At least 512 people, including civilians and combatants, have been killed since the fighting erupted on Apr. 15, with another 4,200 wounded, the Sudanese Health Ministry said. The Doctors’ Syndicate, which tracks civilian casualties, said at least 295 civilians have been killed and 1,790 wounded.

The 72-hour cease-fire announced by U.S. Secretary of State Antony Blinken was to last until late Thursday. Many fear that fighting will only escalate once evacuations of foreigners, which appeared to be in their last stages, are completed.

Britain’s High Commissioner in Cyprus says U.K. authorities have directly contacted 1,000 British nationals in Sudan to tell them to make their way to an airport in Khartoum so they can be evacuated from the war-torn country. Irfan Siddiq told reporters Wednesday that 2,500 British nationals are registered with the U.K. Foreign Office and that “a lot more” are expected to be evacuated as the truce partially holds.

APTOPIX Jordan Sudan

Jordanians evacuated from Sudan arrive at a military airport in Amman, Jordan on Monday. Raad Adayleh/Associated Press

A series of short cease-fires over the past week have either failed outright or brought only intermittent lulls that allowed evacuations of hundreds of foreigners by air and land. The two rival generals, army chief Gen. Abdel Fattah Burhan and RSF commander Gen. Mohammed Hamdan Dagalo, have so far ignored calls for negotiations to end the crisis and appear to be seeking total victory.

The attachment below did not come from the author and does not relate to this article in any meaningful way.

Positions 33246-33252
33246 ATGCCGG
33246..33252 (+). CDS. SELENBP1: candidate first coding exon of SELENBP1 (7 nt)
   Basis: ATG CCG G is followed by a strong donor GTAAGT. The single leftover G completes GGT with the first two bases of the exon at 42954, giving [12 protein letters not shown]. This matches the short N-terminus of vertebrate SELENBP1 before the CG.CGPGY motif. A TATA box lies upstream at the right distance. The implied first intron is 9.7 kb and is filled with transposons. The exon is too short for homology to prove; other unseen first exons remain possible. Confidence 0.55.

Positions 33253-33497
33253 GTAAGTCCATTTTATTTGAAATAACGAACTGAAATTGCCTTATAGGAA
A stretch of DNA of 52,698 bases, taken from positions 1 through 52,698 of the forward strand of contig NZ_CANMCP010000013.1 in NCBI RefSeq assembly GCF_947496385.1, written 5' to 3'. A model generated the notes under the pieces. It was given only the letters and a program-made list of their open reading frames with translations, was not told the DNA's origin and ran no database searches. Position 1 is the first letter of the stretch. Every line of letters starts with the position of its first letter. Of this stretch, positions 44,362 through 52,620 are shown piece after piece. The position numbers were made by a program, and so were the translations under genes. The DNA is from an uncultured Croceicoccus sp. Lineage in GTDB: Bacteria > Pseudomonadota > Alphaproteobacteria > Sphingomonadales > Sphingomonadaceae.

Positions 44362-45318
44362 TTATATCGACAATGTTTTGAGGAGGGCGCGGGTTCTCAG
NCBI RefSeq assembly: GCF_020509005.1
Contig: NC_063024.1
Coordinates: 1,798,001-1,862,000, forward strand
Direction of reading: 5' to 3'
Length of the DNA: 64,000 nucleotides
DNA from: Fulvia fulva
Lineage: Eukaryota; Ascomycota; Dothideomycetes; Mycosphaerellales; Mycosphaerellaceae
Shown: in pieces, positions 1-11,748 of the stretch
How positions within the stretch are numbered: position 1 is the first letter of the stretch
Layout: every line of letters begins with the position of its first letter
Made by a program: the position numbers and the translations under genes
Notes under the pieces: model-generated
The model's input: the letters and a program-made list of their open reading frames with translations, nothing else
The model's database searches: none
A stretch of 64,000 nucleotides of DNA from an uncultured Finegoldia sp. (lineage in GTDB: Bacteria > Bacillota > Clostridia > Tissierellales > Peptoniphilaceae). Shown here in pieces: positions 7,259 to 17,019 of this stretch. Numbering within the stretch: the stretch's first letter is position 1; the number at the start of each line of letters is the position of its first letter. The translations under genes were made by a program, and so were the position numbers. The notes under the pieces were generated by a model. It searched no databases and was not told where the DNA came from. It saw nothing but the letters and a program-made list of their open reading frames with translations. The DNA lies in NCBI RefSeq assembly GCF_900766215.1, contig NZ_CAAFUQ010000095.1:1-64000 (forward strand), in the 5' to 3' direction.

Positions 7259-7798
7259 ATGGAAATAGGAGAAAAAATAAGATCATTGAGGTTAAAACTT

U.N. Secretary-General Antonio Guterres warned that their power struggle is not only putting Sudan’s future at risk, “it is lighting a fuse that could detonate across borders, causing immense suffering for years, and setting development back by decades.”

Guterres cited reports of armed clashes across the country, with people fleeing their homes in Blue Nile and North Kordofan states and across Western Darfur as well. Joyce Msuya, the assistant secretary-general for humanitarian affairs, told the Security Council “there have been numerous reports of sexual and gender-based violence.”

Msuya said the U.N. has received reports “of tens of thousands of people arriving in the Central African Republic, Chad, Egypt, Ethiopia, and South Sudan.”

In a separate development, Dr. Mike Ryan, emergencies chief at the World Health Organization, appeared to walk back concerns expressed a day earlier by the WHO representative in Sudan over fighters taking over a laboratory where pathogens are stored, including polio, measles and cholera.

Speaking to reporters in Geneva, Ryan said the main risk of exposure was to the fighters themselves. “The major risk to the health and welfare of the people of Sudan remains a conflict — and we need to keep the focus on that.”

Burhan and Dagalo rose to power after a popular uprising in 2019 prompted the generals to remove Sudan’s longtime autocratic ruler Omar al-Bashir. Sudanese since have been trying to bring a transition to democratic rule, but in 2021 Burhan and Dagalo joined forces in a coup that purged a transitional government. They fell out this month amid tensions over a new rough plan to re-introduce civilian rule.

Both the military and the RSF have a long history of brutalizing activists and protesters as well as other rights abuses.

Also on Wednesday, the military said al-Bashir was being held in a military-run hospital, giving its first official statement on his location since the fighting erupted. An attack on the prison where al-Bashir and many of his former officials had been held raised questions over his whereabouts.

In a statement, the military said al-Bashir, former Defense Minister Abdel-Rahim Muhammad Hussein and other former officials had been moved to the military-run Aliyaa hospital before clashes broke out across the country. Both al-Bashir and Hussein are wanted by the International Criminal Court on charges of genocide, crimes against humanity and war crimes related to Darfur conflict.